Volkswagen initially cancelled the K70 project, a move heavily criticized by both the press and potential customers. What was the point of turning down a new, modern, car to produce the ancient Beetle and other Beetle-derived cars? Volkswagen was not deaf to criticism and gave the K70 a green light for production. There was a catch: the car would sport a VW emblem on its grille, not an NSU emblem.
Designed by NSU, the K70 was diametrically opposed to anything that had previously come out of a Volkswagen factory: it was the first water-cooled Volkswagen. It was also the first front-engined Volkswagen. Under the front hood was Volkswagen’s first in-line engine. And to take it further, it was the first front wheel drive Volkswagen! The public was shocked, it was difficult to envisage a Volkswagen without an air-cooled boxer engine; it was like if Citroen had come out with a rear-engined sedan to replace the DS. Even more shocking to drivers accustomed to the Beetle’s questionable handling was that the car actually drove pretty well. Front disk brakes stopped the car efficiently, typically-German seats provided just the right amount of support and the car’s independent suspension gave it a comfortable ride. The boxy body, penned by Claus Luthe, prefigured the styling trend of the 1970s. (A bit of automotive design trivia: Claus Luthe is the same man who is responsible for designing the BMW E30.)
The 1605cc four-cylinder that powered the K70 was a distant cousin of the NSU 1200’s engine. Buyers could choose between a 75hp version of the engine and a 90hp version. An 1807cc four-cylinder (100hp) was available in 1973 on the top-of-the-line K70 LS, which had four round headlights instead of the two square units that other models had. The K70’s drivetrain is worth a mention: the engine was longitudinally mounted and the four speed manual transmission was bolted directly to the back of the engine; nothing to rave about here. However, to actually drive the wheels a differential was mounted in front of the transmission, so under the engine, approximately where cylinders 3 and 4 are. To avoid the whole setup being too tall the engine was tilted 32 degrees towards the passenger side of the car. Another neat feature of this engine is the possibility to adjust the valves without removing the valve cover. Instead, each valve had a removable cap on the valve cover, a setup also used in the NSU Prinz.
Available in either base, L or LS trim, the K70 was a promising package. The European motoring press liked it, too. Complaints about it from period road test include the car’s high fuel consumption, the noisy engine, its dim headlights and its ashtray which is too far to the right of the driver. The car lost the 1971 Car of the Year award to the Citroen GS but came ahead of the Citroen SM. The K70 could have had a brilliant career as an NSU but as a Volkswagen it had to fight for its right to exist. Wolfsburg didn’t want it, it was trespassing on the type 4’s land.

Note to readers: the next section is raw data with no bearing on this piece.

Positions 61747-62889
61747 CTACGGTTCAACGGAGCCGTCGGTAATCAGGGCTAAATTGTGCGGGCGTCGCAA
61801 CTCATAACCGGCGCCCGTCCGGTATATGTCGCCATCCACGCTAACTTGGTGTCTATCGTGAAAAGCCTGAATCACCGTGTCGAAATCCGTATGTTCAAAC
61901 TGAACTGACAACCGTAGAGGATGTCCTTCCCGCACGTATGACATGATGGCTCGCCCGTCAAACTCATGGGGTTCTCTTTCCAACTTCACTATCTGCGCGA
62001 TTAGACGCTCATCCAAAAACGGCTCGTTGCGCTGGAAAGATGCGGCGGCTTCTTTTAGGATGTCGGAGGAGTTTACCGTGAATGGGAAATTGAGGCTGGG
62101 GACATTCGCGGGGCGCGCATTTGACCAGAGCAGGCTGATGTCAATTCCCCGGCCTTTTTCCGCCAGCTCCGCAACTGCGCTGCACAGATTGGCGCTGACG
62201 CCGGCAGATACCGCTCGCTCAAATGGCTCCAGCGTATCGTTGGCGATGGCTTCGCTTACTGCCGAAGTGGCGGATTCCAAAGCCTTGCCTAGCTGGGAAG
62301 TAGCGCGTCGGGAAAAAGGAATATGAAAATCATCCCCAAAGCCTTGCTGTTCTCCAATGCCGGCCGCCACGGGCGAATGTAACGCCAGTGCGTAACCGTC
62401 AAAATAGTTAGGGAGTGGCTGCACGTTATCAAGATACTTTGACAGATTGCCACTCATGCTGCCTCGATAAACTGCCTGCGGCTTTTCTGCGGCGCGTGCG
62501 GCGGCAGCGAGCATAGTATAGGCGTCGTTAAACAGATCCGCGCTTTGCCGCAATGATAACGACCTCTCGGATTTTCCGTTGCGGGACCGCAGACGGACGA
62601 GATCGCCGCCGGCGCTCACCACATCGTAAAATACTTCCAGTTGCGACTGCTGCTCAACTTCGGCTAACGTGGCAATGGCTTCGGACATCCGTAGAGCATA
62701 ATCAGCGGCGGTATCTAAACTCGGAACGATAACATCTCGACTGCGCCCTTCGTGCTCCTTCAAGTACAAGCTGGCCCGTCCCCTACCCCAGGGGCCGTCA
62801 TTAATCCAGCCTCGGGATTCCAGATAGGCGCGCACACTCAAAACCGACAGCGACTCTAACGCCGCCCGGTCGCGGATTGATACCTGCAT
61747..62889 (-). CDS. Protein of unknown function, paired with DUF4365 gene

The type 4 and the K70 were completely different in architecture and design but competed against each other; their dimensions, performance and their price were very close. The K70 measured 442 centimeters long (174 inches) and weighed 1080 kilos (2380 pounds). On the other hand, the 412 was 455 centimeters long (179 inches) and also weighed 1080 kilos. The K70 went from 0-100 km/h in 13.3 seconds, a task that took the 412 (equipped with a manual transmission) 16.5 seconds.
In 1974 a 412 cost 18,800 francs while a K70 set a buyer back 18,920. By comparison, the Passat ranged from 13,990 for a base two-door model and 17,990 for a top of the range four-door model. A 911 Turbo cost 48,000 francs and a 1200 sedan (better known as the Beetle) started at 8,990 francs.
The K70 had another enemy from within the Volkswagen group: the Audi 100, launched in 1968. It, too, had the same basic dimensions, performance and price as the K70. It measured 462 centimeters (181 inches), weighed 1090 kilos (2,403 pounds) and sprinted from zero to 100 km/h in 12.5 seconds, all for 19,690 francs (price in 1974). The Audi 100 looked very similar to the K70 which created further confusion between the two cousins. The 100 didn't have rear independent suspension so the K70 had a more comfortable ride, arguably.
The K70 was overshadowed by the 411/412 range and the Audi 100 and failed to find its public, a disappointing fate for a modern, well-designed car. NSU had planned a station wagon version of it which Volkswagen nixed because it already had the 411 Variant. Had this version seen the light of day the K70 might have had a better chance of imposing its presence on the market. Production ended in February of 1975. The International K70 Club (based in Germany) claims that 210,082 K70s were produced while other sources say that 211,341 is the correct number. This number may seem fairly low for a high-volume manufacturer like Volkswagen but it’s very close to the 45,000 K70s NSU had planned to build each year.
It’s worth noting that the K70 wasn’t the only NSU project that wound up on showroom floors wearing a Volkswagen crest. The Volkswagen Polo was born as the Audi 50; the 50 project was started by NSU as a replacement for the Prinz.
Below, a diagram of the K70's drivetrain: